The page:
Another quote from "Hope is Rising" on End Is Beginning, measures this difference: "I've lost all my earthly optimism, but it's going to be alright, that the good will win this fight. Somewhere between youth and disappointments, the dream became despair, the love became a lie. Just now I've reached the end of my line. Just now I'm too tired to keep on trying. But hope is rising - it's a sunrise for the end."
To mirror this point, the melody climbs on the chorus, lifting the listener toward the mysteries represented by the title. So it is through all of Ending Is Beginning, whose title encapsulates the essence of all that Downhere strives to communicate on each electrifying track.
And so, where their preceding album, Wide-Eyed and Mystified was to a great extent the product of deliberate introspection and reflection, Ending Is Beginning rose from the band's engagement with its professional and personal lives. Its songs were written during short breaks between tours or just before going into the studio. As a result, the energy of their shows courses through each track; urgency and immediacy infuse the craft of their composition and the candor or their lyric. This is music sprung as much from the presence of life as from the imminence of salvation. Joining Downhere at the production helm for this landmark project were veteran producers, Mark Hiemermann (DC Talk, MWS) and Stephen Gause.
That makes Ending Is Beginning, in Germain's phrase, "a soundtrack for authentic Christian living. We try and take the truth we know from the Word, apply it to our lives, and create prayers, almost liturgies, which people can sing along to in their own pursuits."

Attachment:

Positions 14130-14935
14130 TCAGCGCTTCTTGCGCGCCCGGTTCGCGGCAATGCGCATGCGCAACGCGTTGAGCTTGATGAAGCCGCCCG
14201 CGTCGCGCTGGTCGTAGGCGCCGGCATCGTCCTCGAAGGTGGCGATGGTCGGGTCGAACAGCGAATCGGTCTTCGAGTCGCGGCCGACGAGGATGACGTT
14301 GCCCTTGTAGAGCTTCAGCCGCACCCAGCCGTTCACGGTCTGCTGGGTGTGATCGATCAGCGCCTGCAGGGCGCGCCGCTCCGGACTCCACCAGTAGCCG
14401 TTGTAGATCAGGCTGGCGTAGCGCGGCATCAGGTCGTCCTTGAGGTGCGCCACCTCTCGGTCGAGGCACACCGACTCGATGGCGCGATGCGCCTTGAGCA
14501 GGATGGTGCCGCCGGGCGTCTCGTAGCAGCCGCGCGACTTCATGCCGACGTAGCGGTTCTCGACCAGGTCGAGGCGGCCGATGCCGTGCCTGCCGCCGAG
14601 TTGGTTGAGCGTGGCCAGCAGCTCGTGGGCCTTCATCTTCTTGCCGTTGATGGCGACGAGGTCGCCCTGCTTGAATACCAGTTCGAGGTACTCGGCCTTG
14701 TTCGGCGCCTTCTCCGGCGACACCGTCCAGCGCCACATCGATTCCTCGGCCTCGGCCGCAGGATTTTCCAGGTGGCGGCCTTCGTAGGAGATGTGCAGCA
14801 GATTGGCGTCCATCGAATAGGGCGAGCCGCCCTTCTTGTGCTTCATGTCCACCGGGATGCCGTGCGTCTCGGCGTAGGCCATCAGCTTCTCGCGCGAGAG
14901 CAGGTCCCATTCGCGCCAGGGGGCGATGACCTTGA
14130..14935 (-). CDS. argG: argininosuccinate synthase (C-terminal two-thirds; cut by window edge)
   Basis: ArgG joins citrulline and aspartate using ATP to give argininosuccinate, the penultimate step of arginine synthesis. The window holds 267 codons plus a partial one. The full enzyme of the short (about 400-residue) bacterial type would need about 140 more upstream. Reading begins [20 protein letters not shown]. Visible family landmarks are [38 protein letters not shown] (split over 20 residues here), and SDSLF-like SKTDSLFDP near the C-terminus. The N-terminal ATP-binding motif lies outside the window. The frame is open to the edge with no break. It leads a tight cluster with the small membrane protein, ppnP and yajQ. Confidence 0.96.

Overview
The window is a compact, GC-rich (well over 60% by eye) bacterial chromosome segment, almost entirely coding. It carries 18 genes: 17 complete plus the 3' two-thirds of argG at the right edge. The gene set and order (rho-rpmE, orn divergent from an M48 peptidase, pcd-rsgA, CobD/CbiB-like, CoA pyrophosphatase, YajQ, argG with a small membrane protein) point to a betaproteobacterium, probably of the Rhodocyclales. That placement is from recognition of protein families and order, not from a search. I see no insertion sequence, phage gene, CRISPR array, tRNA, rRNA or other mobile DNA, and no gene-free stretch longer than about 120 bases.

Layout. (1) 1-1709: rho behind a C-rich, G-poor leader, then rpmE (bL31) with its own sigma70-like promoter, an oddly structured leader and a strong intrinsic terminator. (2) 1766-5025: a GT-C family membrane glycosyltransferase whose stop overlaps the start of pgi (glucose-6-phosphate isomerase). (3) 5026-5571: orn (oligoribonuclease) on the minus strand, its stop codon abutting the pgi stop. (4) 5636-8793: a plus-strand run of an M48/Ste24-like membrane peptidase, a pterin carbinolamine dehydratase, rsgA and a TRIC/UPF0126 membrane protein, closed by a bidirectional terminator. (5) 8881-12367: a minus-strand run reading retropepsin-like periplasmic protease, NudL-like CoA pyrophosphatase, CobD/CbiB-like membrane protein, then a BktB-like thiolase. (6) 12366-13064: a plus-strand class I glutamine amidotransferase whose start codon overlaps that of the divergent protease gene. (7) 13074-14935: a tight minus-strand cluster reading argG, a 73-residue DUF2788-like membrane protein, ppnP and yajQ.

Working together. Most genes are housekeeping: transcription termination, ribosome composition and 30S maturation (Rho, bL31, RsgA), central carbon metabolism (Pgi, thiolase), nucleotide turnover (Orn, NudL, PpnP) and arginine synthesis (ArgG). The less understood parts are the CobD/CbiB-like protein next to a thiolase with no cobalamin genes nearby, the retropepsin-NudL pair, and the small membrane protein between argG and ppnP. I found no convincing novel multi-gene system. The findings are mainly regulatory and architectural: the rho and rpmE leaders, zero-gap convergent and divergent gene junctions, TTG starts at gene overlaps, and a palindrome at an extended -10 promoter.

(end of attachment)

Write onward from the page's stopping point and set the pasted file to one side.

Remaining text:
"We wanted to make an important record," Martel emphasizes. "You get the sense in the world right now that maybe something really big is going to happen soon, that maybe the way of life we enjoy isn't going to last much longer. We had that in mind as we wrote; we want to write songs that have meaning, no matter how things are going."
"So when we wrote 'Cathedral Made of People,' the idea was to create a song that's going to have meaning for people in even the hardest situations," Germain adds, noting another standout track from Ending Is Beginning.
Martel picks up the thought, leaning forward. "That's why we changed the last verse. We first wrote, 'If they throw you in prison, what will you do?' But 'if' just wasn't strong enough, so it became 'When they throw you in prison, what will you do, and they hate you for the things you know are true?'"
"Even in 'Hope is Rising,' we bounced around the idea of saying, 'just when I reach the end of my line,'" Germain continues. "But that wasn't strong enough, so we said instead, 'Just now I reach the end of my line.'"
The two co-writers and lead singers, whose friendship and collaboration dates back to their days as college roommates, are speaking now enthusiastically, each reflecting the other's commitment as well as the entire band's resolution to take downhere to a higher level in especially challenging times. Clearly they've been tempered by time, yet their resolution as believers, like their commitment to each other and to their mission, only endures and grows with time. And that sentiment is echoed by the band's drummer, Jeremy Thiessen.
"It's been nearly nine years since downhere was born back in Canada," reflects Thiessen. "The music industry has seen some pretty significant changes and challenges in that amount of time and so have we. But the one constant in our story is the sense of calling. Were it not for a deep conviction in each of us that this is the mission the Lord has for us in this season of our lives, I doubt very much that downhere would still exist today. It is out of this conviction that we find the strength and determination to press on, pursuing excellence in all that we do until we feel this chapter is done."
Ending Is Beginning is about that too - the glory of God first and foremost, but also about how time opens more paths toward what God promises to the faithful, each treasure along the way richer than the next.